- Emma, Amy and I proved that all three of us could shower in less than 5 minutes. We did this because we only had one, one dollar coin to pay for a shower at the campground and that only brought us 5 minutes of water.
- Oliver didn’t have a shower… so business as usual.
- Emma teased me for pronouncing Te-Anau differently every time I said it. I couldn’t even get it consistently wrong. Te-Anoh, Te-Anoo, Te-Anow.
At Lake Tekapo:
- We found a caravan park on the edge of the lake, pitched our tent because the cabins were full and Amy and I went swimming.
- The water was cold and clear and did I mention cold? It was also that beautiful cobalt blue colour, like the Blue Pools were supposed to be, and for reasons unknown to me (because I am generally a wuss when it comes to cold water) I just couldn’t get enough of it. Amy will swim anytime, anywhere and so the two of us spent a lot of time in the water.
- Emma and Oliver read books on the shore while Amy and I pretended to be fish.
Lake Tekapo was as far north as we made it and on the way back into Queenstown we stumbled across the Kawarau Bridge bungee jump. I was excited, but couldn’t help pondering why paying $180 for 2 minutes’ worth of entertainment (at best), and possible death (at worst), seemed like a reasonable proposition. As we watched I imagined myself on the platform. ‘I got this’, I thought and in my mind I practiced how I would leap gracefully upward when it came my time to jump, throwing my arms back as I went and screaming like a fool. I went to book a jump, but there were no places left that day, which was a major anti-climax.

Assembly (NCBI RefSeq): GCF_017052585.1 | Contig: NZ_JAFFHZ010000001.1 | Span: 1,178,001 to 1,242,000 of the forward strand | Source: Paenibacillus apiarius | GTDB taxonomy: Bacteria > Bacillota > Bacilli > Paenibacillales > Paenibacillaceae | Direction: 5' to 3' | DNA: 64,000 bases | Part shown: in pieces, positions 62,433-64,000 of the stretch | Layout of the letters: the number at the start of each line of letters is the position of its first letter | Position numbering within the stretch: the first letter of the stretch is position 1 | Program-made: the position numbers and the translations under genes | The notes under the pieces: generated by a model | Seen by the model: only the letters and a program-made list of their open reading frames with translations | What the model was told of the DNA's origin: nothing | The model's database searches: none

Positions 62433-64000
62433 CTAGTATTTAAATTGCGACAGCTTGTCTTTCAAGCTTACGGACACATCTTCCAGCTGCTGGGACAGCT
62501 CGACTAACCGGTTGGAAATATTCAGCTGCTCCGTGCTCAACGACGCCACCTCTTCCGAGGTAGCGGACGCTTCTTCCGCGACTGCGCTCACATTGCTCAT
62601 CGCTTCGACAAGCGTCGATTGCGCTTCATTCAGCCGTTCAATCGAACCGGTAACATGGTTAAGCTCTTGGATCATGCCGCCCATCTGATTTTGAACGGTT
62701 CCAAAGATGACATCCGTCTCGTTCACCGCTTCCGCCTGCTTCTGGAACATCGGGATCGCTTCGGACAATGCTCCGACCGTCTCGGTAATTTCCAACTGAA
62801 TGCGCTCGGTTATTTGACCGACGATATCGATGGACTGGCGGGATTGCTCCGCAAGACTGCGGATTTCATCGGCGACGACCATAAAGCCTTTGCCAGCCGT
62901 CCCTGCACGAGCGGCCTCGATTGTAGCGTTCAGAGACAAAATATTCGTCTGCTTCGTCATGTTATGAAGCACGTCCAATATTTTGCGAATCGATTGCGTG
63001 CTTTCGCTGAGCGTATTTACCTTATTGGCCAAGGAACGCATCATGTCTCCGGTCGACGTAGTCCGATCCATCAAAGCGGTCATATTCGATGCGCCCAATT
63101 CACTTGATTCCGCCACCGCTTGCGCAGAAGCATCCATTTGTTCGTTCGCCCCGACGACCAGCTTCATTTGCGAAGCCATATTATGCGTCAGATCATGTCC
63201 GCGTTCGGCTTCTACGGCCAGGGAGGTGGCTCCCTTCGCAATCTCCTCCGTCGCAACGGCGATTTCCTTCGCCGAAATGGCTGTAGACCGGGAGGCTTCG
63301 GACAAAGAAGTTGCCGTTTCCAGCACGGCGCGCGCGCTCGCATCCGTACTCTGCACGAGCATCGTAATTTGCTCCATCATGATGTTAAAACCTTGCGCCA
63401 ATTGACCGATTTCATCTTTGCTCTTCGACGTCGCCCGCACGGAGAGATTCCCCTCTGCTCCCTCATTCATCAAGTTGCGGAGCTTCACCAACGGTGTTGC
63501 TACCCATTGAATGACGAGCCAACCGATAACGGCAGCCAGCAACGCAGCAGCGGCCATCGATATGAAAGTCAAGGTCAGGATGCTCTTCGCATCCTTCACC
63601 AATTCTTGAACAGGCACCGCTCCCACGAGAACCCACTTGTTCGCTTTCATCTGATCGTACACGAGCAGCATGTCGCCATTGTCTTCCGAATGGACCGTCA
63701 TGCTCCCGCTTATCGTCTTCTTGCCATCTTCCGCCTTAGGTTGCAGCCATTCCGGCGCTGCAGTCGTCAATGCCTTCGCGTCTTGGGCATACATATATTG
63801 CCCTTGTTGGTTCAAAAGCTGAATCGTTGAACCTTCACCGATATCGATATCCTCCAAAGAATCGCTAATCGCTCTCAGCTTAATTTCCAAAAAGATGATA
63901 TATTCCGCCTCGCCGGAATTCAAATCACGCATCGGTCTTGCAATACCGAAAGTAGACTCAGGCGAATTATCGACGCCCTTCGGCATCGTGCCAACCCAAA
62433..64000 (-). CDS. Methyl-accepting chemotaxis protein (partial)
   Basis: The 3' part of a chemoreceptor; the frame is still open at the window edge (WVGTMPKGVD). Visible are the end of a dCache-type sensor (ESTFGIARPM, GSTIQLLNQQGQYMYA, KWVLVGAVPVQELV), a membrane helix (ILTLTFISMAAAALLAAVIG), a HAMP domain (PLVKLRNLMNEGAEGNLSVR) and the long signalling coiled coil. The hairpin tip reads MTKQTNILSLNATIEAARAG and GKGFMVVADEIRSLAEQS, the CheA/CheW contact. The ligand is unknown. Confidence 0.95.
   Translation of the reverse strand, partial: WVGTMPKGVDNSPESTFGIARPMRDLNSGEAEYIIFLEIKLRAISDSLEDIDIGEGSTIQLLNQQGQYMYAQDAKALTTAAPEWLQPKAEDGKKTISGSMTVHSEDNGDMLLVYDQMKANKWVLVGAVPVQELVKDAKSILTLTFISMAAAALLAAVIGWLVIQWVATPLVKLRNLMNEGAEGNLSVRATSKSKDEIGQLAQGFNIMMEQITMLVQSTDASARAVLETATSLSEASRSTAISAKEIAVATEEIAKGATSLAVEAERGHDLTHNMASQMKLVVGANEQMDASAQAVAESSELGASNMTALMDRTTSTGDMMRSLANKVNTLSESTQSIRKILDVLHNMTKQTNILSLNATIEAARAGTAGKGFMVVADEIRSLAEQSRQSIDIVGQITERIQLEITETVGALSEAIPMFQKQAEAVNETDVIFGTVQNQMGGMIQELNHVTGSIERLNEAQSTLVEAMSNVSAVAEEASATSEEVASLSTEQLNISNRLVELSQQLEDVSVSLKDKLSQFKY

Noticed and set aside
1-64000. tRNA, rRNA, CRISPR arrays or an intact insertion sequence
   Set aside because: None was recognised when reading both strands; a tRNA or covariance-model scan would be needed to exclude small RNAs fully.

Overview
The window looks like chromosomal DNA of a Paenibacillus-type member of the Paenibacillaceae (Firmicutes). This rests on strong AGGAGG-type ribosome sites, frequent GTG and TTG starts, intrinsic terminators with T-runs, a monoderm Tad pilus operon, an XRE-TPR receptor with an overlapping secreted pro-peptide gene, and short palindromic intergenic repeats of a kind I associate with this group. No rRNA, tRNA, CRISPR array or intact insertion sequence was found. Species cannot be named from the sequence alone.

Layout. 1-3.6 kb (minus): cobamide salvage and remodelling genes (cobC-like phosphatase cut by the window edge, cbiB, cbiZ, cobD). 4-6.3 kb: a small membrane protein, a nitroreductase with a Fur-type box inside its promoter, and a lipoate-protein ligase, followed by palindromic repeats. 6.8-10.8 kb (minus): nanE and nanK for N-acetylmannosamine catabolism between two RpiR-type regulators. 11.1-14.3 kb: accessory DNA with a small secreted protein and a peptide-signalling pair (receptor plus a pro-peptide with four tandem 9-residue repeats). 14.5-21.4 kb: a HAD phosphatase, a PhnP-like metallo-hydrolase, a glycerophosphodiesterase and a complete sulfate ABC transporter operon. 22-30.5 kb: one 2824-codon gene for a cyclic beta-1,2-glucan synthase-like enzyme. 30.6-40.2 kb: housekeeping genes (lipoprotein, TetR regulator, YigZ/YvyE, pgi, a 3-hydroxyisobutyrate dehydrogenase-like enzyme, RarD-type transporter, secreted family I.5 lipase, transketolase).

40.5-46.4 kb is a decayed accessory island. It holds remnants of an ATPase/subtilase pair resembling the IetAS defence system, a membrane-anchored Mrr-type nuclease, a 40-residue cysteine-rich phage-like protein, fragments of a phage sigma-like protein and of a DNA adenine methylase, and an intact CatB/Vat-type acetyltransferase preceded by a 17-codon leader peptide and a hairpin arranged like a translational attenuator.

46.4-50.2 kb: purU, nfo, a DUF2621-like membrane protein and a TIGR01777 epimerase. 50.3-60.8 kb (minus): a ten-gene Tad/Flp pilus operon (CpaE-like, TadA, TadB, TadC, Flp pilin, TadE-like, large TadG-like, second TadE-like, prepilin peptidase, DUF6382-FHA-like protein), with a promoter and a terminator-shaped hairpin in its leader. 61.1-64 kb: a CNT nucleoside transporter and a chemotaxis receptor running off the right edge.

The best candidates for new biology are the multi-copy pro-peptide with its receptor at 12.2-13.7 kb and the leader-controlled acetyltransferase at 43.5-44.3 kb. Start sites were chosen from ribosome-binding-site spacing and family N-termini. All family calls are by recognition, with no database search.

- We booked into an overpriced campsite by the Shotover River. Kiwi’s can spot a tourist from 12,000 miles and have refined and fine-tuned the art of milking them for all their worth. Queenstown, and to a slightly lesser extent Wanaka, have an amazingly diverse range of crazy things to climb up, slip down, fly through, paddle on, jump off and ride across, none of which are cheap. They even have a speed boat shaped like a shark that whips along, dives under the water and leaps into the air!
- We contemplated going on a jet boat ride but I was put off by the photos of William and Kate (of the Royal variety) plastered all over the shop front. Privilege by hereditary birthright gets up my nose. Emma was put off by the thought of moving through spectacular scenery at a pace which meant you would not see any of it and Amy and Oliver weren’t sure what they would have been signing up for or missing out on – so we didn’t go on a jet boat ride.